Before the modern world, most jobs had a big physical component. And so physical ability (strength, speed, stamina, coordination, etc.) was one of the main things people tried to show off. Yes, people did try to show off physical abilities on the job. But when people got serious about showing off, they created special off-the-job contests, such as races and games.
I think the problem is more fundamental; basic human prestige programming.
One must also look at the balance of influences. Even under the reign of experts, there are countervailing pressures to mediocrity.
Agreed. In some kinds of institutions the biggest obstacle is an unwillingness to use metrics. When is it a sign of unfortunate incentives and when it is a sign of innumeracy and failure to appreciate the possibilities?
To my knowledge, no one has attempted to replicate the parole study. But the theoretical basis for interpreting it is thrown into question by the failure of replication attempts of studies supporting the ego-depletion/decision-fatigue concept.
Thanks Stephen. Aware of the replicability issue generally (and how enticing a meme the study had produced) I did a cursory search for followups found only noncritical summaries. I *was* impressed that the article was edited by Daniel Kahneman (poke at myself there:-)
The Slate article is fascinating but doesn't seem to mention the parole study. Prompted by your comment I did find a critical response to the parole study by Weinshall-Margell and Shapard, and a response to that by the original study authors (Danzinger et al), both in 2011. But I gather from your comment that there's more than just that. Do you have any pointers?
This might be one of the reasons why so many software developers prefer to write "interesting" tools themselves, especially compilers, instead of reusing them. "I wrote a compiler" is such a great claim to make, even if the compiler was written (and a programming language invented) as part of something like developing an accounting app.
I believe you are referring to algorithm aversion with that statement.
I strongly agree with this. The alternative to experts is often laymen who often have neither the incentive nor the ability to discriminate between better and worse options. I think this is an argument for less expert involvement, but I don't think it's an argument for greater populist involvement. The danger of inadvertently implying support for greater populism is such that I think whenever making an argument against experts, it is very important to stress that an argument against experts is not an argument in favor of populism.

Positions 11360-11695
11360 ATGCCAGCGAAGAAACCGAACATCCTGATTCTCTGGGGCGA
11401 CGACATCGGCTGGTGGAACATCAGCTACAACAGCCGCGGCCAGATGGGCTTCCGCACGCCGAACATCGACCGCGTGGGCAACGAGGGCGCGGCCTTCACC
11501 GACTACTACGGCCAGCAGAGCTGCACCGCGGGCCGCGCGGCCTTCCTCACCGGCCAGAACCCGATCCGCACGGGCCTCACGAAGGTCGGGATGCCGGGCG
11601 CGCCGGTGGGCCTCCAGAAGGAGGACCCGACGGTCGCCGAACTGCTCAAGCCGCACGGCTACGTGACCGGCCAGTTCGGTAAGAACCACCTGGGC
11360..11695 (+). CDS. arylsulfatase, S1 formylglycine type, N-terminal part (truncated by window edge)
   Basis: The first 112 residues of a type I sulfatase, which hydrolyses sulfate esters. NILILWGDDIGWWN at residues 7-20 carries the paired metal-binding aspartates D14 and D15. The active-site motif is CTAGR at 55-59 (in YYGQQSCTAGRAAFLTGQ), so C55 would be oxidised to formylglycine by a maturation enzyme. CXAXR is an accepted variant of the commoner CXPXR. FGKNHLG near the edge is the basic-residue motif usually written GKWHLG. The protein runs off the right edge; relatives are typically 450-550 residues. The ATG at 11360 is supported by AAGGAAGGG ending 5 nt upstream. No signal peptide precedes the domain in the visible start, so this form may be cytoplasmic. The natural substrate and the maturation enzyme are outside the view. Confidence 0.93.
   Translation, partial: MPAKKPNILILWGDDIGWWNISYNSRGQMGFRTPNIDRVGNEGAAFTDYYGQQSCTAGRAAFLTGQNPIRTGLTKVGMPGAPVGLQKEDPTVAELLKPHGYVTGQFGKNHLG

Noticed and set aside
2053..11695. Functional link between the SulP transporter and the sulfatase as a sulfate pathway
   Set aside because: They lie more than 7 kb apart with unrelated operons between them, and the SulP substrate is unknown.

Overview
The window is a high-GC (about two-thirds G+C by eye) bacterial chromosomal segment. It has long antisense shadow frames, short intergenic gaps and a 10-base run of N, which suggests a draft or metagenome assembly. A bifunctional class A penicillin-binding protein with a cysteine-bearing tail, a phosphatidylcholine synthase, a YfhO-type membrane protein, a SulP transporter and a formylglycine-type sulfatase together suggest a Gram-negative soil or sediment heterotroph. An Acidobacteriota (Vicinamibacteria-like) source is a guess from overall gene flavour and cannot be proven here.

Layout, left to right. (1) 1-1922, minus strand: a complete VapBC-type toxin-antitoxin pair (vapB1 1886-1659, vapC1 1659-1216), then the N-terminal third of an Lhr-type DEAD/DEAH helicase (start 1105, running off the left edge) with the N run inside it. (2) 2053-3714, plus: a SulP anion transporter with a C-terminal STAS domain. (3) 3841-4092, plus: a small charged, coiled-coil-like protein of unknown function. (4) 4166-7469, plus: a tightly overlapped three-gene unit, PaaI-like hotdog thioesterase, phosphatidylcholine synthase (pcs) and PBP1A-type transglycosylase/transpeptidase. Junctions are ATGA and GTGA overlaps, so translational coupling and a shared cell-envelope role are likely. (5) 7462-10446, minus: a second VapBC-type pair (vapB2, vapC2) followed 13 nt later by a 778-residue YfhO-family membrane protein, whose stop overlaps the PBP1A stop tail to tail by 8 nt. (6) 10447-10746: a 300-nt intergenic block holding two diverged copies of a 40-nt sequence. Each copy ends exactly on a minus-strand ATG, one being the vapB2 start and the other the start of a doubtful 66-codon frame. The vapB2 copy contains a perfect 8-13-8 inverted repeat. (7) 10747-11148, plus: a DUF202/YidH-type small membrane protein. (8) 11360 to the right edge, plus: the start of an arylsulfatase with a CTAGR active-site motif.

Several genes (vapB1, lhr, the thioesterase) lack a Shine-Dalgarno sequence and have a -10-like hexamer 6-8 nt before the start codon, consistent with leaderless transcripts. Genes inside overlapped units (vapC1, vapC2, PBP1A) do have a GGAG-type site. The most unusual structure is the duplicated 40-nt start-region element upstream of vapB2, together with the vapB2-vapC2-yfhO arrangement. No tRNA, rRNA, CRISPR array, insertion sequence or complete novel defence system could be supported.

The study you cite and its offspring is at the center of the "replicability crisis" in social psychology. ( http://www.slate.com/articl... )
Concidentally, this crisis is an excellent example of Robin's topic. There is little prestige in replicating the findings of others. All the fun (read signaling value) is in designing clever experiments, not redoing those designed by others.
It *is* famously difficult fto get health professionals to hand-wash diligently, though that is critical to their ostensible mission. I gather the same is true of checklist use. And come to think of it, the perverse, pervasive, persistent tradition of abysmally-scrawled prescriptions affords writer *and* reader a minor chance to show off with an apparently acceptable level of collateral injuries and deaths.
Do such things correlate with the individual health professional's level of prestige? Inversely with the patient's degree of connection to the professional?